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Video: Gay bishop plans to marry

TODAY contributor
updated 5/8/2008 11:25:44 AM ET 2008-05-08T15:25:44

Episcopal bishop Gene Robinson knows he is inviting death threats by entering into a civil union with his gay partner on the eve of his church’s biggest ecclesiastical conference. And he says it is worth it, because he is doing what God asks of him.

“When your life is at stake, you learn that there are things in life that are much worse than death,” Bishop Robinson told TODAY’s Matt Lauer Thursday in New York. “That’s the great reward of being a Christian. Not living your life — that’s worse than death. And if something were to happen to me, I would know that I am doing what I discern God is calling me to do.”

In 2003, Robinson became the first openly gay bishop in the Episcopal Church when he was elected by the congregations of New Hampshire. Dubbed “the most controversial Christian in the world,” he faced death threats then and wore a bulletproof vest during his consecration. Now, he has announced that he will “marry” Mark Andrew, his partner of some 20 years, a move sure to outrage conservatives in his religion.

He said he is entering the civil union because he wants his partner as well as his two daughters from a previous marriage to have the same legal protections afforded heterosexual couples.

“I am simply not going to put my life in jeopardy without putting into place the protections for my beloved partner and my children and my grandchildren that are offered to me in a civil union,” Robinson said. “I think any husband or wife would want to do that.”

Banned from conference
The Episcopal Church is the American branch of the Church of England, or Anglican Church. Once every 10 years, Anglican bishops from around the world gather in England to pray and discuss church policy and doctrine at what is known as the Lambeth Conference. Robinson has been told he cannot attend the conference this July as a full participant because of protests from conservative congregations, mainly in Africa and Latin America. But he is going anyway, to stand outside the meetings and testify for others like him.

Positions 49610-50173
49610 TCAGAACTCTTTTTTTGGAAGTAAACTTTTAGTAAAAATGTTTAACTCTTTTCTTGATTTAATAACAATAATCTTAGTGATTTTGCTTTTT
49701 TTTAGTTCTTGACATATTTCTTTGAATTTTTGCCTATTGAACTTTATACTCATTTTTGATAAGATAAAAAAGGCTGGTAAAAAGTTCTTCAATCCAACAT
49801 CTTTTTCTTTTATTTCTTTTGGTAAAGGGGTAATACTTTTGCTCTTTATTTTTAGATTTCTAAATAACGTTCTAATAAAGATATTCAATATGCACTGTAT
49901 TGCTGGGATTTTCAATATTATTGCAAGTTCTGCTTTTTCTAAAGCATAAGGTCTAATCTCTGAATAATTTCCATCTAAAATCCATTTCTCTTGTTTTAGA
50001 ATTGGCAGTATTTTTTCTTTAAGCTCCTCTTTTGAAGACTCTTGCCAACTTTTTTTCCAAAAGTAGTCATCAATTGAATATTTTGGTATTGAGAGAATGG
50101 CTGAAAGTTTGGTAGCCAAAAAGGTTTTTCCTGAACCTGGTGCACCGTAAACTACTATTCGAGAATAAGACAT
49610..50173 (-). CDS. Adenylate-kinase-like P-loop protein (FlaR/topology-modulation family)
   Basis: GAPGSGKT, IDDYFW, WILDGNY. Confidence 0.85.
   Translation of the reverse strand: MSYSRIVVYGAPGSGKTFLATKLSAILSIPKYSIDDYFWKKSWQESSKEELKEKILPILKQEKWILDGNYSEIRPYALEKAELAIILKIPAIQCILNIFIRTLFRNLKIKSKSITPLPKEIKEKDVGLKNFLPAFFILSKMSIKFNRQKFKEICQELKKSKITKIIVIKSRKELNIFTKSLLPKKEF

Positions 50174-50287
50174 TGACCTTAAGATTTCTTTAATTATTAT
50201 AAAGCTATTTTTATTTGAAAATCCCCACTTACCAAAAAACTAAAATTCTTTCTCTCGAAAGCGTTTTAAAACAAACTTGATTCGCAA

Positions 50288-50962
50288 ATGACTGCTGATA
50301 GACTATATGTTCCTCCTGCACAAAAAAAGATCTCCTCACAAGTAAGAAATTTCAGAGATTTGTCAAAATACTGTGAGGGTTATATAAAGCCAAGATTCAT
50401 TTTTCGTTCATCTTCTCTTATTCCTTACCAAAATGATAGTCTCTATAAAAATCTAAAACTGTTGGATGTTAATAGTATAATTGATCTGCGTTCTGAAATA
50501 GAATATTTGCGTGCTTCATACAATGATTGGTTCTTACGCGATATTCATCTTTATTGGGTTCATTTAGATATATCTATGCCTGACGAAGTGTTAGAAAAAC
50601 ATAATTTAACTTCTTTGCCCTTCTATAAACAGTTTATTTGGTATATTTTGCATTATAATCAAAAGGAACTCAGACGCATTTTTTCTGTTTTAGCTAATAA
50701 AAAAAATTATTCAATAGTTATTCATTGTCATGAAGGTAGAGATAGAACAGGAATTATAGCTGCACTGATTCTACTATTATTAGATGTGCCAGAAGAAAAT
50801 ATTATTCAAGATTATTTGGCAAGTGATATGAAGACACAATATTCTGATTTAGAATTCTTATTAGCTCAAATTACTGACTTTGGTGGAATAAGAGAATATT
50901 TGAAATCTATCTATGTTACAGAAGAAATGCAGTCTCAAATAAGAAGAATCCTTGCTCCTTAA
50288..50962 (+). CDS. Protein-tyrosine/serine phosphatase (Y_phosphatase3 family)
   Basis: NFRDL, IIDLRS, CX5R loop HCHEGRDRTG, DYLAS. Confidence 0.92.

“The table that God invites us to includes everyone, and the church is going to get it wrong sometimes,” Robinson said. “I think the Archbishop of Canterbury has gotten this wrong by not inviting everyone. I’m going to go and offer myself and talk with anyone who wants to talk to someone who is unashamedly gay and unashamedly Christian.”

He knows that some people will not accept that.

“My life is under threat again for my attending the Lambeth Conference this summer, but we’re told in Scripture that it will always be costly to follow in God’s way,” Robinson said, his tone full of calm conviction. “When you try to love the world the way God loves the world, you’re going to get in trouble. The prophets of Judaism got in trouble. Jesus got in trouble.”

Conflict within the church
When he became a bishop in June 2003, he had appeared on TODAY and told Lauer that he would consider stepping down if his presence created a rift in the church. Since then, about 100 of the 8,000 Episcopal parishes in the United States have split with the American church and aligned themselves with the conservative Anglicans in Africa. Robinson pointed out that it is a very small number as a percentage of all congregations.

“It’s important to keep that in proportion,” he said. “But conflict is no surprise to the church; it’s been there from the very beginning.”

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In any event, he no longer sees that he has a choice in whether to remain as bishop or not. “I’ve come to understand that this is a particular historic role that God is calling me to play at this moment,” Robinson told Lauer. “God has seemed so palpably close in this, there’s no way I could regret this. My job as a bishop of the church is to exhibit God’s love for all of God’s people, especially my enemies.”

He has written a book, “In the Eye of the Storm: Swept to the Center by God,” published Thursday. In it, he writes, “It's time that progressive Christians rescue the Bible from the  Religious Right, which has held it hostage and claimed it as its own private territory for too long.”

Robinson feels that people who use the Bible to condemn homosexuals fail to understand Scripture. It is called an abomination for a man to lie with another man as with a woman, but, he writes, the Bible also says it is an abomination to eat pork or shellfish, to wear clothing made of two different fibers, or to sow two different types of seed in the same field.

“We’ve often misinterpreted Scripture,” Robinson told Lauer. “We’ve used Scripture to justify slavery; the subjugation of women. And now we’re realizing that what the Bible initially seems to say about same-sex relationships is not actually what we’re talking about today — faithful, monogamous, lifelong-intentioned relationships between people of the same sex.”

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